Just as loving parents warn and discipline their child so he or she can grow up well, so God does with us. We still have responsibility toward the privilege we receive as Christians, even though it is free and grace. To grow and experience this changed life, we have to trust and obey; there is no other way! We are accountable for learning His precepts and call and putting them in our life, encouraging others to do so too by example—and even words when necessary! If we do not do this, we will miss out on so much and even suffer the natural consequences, perhaps even judgment. And, when we do grow, we need to keep at it; God does not like us rebelling and backsliding. We will be held to account.
Christ gave us His ultimate sacrifice and merely asks us to receive Him and carry out His will, which is to know Him more and make Him known to others more. Our status is changed in Christ. We were sinners; now we are people of His Way. We are united to Him, reconciled to God, and filled with the Spirit. Now, we are in the process of continued blessings, and dedication to Christ because of His work, so we can respond by faith, worship, and spiritual formation. This is what sanctification is all about—growing in Christ. It is the Christian's life-long process of discipleship and spiritual growth that builds our faith and knowledge in Him as well as our confidence, maturity, character, and spiritual formation. We become changed when we receive Christ and we keep growing. If not, there is something fundamentally wrong (Rom. 12; 1 Cor. 1:2; Gal. 5; Heb. 12:14).
The Essential Inductive Questions (for more Inductive questions see Inductive Bible Study):
1. What does this passage say?
2. What does this passage mean?
3. What is God telling me?
4. How am I encouraged and strengthened?
5. Is there sin in my life for which confession and repentance is needed?
6. How can I be changed, so I can learn and grow?
7. What is in the way of these precepts affecting me? What is in the way of my listening to God?
8. How does this apply to me? What will I do about it?
9. What can I model and teach?
10. What does God want me to share with someone?
1.Have you ever pleaded with someone not to waste his/her faith, life, job, or school—or? How did you feel? How did they respond? Were there any consequences? How were they handled? How is this like what God does with us?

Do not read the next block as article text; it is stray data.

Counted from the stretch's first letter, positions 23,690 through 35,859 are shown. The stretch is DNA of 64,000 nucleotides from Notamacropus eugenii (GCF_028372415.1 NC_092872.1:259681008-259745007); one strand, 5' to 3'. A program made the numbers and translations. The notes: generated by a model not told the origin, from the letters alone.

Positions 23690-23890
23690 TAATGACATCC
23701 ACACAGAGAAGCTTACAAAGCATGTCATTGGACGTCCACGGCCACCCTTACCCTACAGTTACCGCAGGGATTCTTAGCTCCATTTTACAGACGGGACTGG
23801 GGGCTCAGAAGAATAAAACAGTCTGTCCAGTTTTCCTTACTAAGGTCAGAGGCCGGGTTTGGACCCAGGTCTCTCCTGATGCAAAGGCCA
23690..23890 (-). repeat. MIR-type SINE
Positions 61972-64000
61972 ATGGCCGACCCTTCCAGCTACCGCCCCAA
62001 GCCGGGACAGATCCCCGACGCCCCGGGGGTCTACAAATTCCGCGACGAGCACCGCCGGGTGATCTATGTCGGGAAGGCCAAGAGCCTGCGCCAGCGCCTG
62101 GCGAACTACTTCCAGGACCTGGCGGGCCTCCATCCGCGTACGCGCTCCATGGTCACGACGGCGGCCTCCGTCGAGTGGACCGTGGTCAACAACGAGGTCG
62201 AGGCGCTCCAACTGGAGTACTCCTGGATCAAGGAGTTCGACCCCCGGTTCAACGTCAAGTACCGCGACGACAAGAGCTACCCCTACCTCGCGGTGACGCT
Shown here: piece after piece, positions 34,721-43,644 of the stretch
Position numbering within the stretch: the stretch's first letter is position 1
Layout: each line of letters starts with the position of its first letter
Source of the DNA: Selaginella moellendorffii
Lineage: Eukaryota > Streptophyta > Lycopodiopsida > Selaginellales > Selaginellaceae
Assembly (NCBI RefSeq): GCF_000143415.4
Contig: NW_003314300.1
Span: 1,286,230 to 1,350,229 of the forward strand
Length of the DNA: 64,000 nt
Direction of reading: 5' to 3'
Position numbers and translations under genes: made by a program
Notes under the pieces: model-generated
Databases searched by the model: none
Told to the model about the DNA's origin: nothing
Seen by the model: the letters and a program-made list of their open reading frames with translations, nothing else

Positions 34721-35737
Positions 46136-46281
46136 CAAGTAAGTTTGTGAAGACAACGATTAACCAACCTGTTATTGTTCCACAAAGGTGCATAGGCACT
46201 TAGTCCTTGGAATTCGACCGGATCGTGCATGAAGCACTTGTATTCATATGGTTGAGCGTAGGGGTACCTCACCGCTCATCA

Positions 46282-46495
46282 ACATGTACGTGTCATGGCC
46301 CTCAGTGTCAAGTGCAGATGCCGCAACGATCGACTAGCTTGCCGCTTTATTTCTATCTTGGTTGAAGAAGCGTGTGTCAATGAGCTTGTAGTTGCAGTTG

2.What is the difference in being presumptuous and being assured? How does this affect your faith? How will being arrogant with faith cause a person to fall, backslide, or sin? How will confidence in Christ grow you in faith and Christian maturity?
3.What does it mean to you to live by faith and never turn away? Can you list the benefits you have as a Christian? How are they extraordinary?
4.What has happen in your life when you disobeyed Christ? How can you always remember what Christ has personally done for you? How can your faith grow if you can hold on to this as a part of your faith?
5.How are you responsible for your decisions and actions no matter what your circumstances are? How are you comforted that at the same time, you have a God who cares, who has His hand out to you? How does this improve your faith formation?
6.Have you or have you seen someone else intentionally continue in a sin? What do you think can be done to help him/her to stop or repent? What happens when the church does not take this seriously and thus does not warn its people? How is this like a parent who executes no discipline, but allows his/her kids to go wild? What are they like when they become adults?
7.Have you, even at times, not taken your faith seriously or rejected your faith commitment? What did it take or what would it take for you to accept it with joy?
8.How have you been fed up, weary for Christ, or felt tired of it, as we can all be at times? What does it take to remain steadfast in Him and not waver?
9.How is eternity well worth anything we might face here for a short time?
10.No matter what we go through from persecution or loss, we could never glimpse what Christ gave to us with grace. How does this help you in life's challenges?
11.When you face challenges, what do you need to look to? How can looking back, and seeing what God has done for you before, help your perseverance of faith?
12.What would cause you to deliberately sin when you know the Lord and know better? How can you be on guard against this? What is your weak link and how can you protect it? Who can help you?
© 2008 R. J. Krejcir Ph.D. Into Thy Word Ministries www.intothyword.org